In what has been a disappointing season for the Cal football team, the upcoming five-game stretch leading up to the Big Game against Stanford could be even uglier.
Of the five teams the Bears will face, four are nationally-ranked squads, the lone exception being USC, which dropped out of the polls just last week. After this Saturday’s home game against No. 15 UCLA, Cal hits the road to face No. 10 Washington and the Trojans, return home against No. 20 Oregon State, then head back out to take on No. 12 Oregon. In a good year for the Pac-10, the Bears face one of the toughest stretches in college football in the upcoming weeks.
First up is the Bruins, who are coming off of a bye week. Head coach Bob Toledo has several players who needed the extra week to heal, including cornerback Marques Anderson and fullback Matt Stanley, who will both play as much as they can Saturday. Cornerback Jason Bell, defensive tackle Ken Kocher and safety Jason Stephens will also return to the lineup in more limited roles.
The Bears, on the other hand, go into the game having suffered key injuries each of the last two weeks. Left tackle Langston Hughes was lost for the season with an ankle injury two weeks ago, and center Marvin Philip, a true freshman who was himself filling in for the injured Brandon Ludwig, suffered a knee injury last Saturday against Arizona State and will be out for at least four weeks.
The offensive line will get a boost from the returns of Ludwig and guard David Hays, although neither is at 100 percent. Both saw limited action against Arizona State, and Cal head coach Tom Holmoe seemed optimistic about Ludwig’s return to the starting lineup. That should allow senior Reed Diehl to return to his starting center position, although Diehl has been bothered by nerve palsy in his left hip for the past four weeks.
The shuffling on the line hasn’t affected the Cal running game, as Joe Igber rushed for 182 yards on just 15 carries last week. But Kyle Boller has struggled since the season opener against Utah, and it’s no coincidence that the Bears haven’t won since that game. Unless Boller and his receivers can hook up for some first downs, it will be another long day for a Cal offense that has produced just 30 points in the last three games.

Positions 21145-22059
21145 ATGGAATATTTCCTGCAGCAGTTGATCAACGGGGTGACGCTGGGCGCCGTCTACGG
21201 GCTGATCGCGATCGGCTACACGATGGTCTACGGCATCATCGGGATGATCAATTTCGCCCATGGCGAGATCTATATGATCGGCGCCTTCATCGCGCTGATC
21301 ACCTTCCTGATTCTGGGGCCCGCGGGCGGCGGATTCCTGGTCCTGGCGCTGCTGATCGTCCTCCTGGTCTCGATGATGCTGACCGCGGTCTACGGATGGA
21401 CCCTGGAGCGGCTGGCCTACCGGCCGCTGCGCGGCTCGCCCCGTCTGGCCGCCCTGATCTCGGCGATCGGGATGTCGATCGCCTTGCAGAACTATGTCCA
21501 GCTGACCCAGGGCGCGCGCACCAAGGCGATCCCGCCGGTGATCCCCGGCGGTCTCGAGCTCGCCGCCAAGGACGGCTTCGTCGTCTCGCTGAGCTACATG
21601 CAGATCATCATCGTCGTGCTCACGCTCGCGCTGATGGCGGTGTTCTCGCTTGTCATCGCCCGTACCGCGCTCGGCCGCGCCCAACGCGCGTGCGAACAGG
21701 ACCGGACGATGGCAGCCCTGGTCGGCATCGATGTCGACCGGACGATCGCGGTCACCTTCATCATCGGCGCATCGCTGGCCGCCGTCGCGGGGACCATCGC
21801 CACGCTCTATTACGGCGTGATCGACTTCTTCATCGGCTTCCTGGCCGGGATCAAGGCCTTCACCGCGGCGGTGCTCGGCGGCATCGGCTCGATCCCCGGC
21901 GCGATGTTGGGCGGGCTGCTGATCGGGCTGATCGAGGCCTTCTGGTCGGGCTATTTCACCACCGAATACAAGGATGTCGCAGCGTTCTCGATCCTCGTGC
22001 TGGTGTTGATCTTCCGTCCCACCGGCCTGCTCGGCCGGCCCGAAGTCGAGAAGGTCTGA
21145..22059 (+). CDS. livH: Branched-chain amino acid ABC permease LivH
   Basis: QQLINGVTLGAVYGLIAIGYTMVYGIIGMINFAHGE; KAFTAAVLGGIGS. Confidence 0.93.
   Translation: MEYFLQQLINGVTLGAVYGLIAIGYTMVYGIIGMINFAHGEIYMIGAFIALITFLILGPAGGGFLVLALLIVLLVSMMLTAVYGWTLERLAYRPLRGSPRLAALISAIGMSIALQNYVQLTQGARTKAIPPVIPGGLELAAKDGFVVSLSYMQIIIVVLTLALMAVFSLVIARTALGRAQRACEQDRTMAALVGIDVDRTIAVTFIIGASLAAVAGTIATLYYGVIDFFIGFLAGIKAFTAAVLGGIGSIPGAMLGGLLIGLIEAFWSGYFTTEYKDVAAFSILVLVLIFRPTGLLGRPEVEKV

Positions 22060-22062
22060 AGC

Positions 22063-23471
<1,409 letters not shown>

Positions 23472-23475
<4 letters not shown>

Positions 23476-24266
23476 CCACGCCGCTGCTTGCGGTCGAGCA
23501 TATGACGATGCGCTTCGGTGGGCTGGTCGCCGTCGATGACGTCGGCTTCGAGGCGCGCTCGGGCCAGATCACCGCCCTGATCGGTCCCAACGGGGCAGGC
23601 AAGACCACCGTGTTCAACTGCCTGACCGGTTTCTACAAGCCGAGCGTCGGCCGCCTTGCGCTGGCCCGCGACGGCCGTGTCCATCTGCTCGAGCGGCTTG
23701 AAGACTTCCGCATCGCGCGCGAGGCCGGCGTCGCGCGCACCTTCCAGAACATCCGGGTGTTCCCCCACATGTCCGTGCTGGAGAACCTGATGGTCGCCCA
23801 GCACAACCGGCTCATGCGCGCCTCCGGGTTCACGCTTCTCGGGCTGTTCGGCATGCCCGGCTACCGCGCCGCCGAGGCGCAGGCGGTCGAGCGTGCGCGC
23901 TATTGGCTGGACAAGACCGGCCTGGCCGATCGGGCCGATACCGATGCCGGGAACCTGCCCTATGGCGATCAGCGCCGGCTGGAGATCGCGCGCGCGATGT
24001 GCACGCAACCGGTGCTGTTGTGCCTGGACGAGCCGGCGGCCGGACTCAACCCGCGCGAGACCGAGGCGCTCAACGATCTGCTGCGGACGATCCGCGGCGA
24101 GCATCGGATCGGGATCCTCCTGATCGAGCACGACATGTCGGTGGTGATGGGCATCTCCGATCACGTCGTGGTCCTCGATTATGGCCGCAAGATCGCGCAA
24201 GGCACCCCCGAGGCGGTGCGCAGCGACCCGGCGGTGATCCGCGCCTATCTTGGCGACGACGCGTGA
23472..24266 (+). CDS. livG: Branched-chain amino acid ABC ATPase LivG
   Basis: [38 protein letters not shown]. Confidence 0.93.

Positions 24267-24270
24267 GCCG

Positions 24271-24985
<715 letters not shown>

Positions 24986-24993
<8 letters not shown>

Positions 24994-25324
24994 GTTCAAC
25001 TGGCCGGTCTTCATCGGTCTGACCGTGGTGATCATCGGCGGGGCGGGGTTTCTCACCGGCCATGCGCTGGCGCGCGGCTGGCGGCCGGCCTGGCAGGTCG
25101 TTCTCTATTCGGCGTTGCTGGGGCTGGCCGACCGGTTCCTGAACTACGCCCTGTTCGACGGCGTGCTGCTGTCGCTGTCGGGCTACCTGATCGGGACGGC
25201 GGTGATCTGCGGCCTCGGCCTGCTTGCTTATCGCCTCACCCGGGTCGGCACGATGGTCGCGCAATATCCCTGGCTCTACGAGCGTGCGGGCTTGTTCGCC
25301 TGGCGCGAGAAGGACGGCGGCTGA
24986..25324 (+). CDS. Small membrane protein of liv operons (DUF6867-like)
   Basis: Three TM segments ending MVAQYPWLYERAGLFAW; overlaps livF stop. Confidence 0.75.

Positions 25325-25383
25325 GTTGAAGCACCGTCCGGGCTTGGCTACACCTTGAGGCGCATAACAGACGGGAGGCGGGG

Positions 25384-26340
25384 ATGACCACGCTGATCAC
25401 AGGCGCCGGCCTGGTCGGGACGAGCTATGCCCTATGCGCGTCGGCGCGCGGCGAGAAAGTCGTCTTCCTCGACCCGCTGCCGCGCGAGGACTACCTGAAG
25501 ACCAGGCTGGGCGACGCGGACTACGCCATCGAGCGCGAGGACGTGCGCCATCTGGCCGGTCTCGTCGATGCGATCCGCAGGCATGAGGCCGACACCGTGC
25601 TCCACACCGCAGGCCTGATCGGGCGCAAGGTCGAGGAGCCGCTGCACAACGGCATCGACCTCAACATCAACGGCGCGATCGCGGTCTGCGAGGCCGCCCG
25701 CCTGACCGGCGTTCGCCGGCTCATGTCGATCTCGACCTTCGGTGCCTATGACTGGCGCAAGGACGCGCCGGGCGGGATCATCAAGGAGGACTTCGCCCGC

Andre Carter and the rest of the Cal defense will have to be on their toes against the Bruins, as Toledo loves trick plays. He has the horses to pull them off this year, with multi-talented wideouts Freddie Mitchell and Brian Poli-Dixon both able to throw the ball as well as catch it. Mitchell has thrown for three touchdowns in his UCLA career. Poli-Dixon is still recovering from an early-season hamstring pull, but at 6-5 is still a big threat against Cal’s secondary.
Holmoe said the Bears have spent a lot of time this week preparing for UCLA’s playbook.
“You have to prepare well for it, because they’ve done it a lot, and their coaches like trick plays,” Holmoe said.
Toledo had good things to say about the Cal defense, which was torched for 420 passing yards by Arizona State.
“They’re very hard to move the football on, especially with Andre Carter and Jacob Waasdorp up front,” he said. “And it seems like (Cal punter) Nick Harris buries us inside the five every time we get the ball.”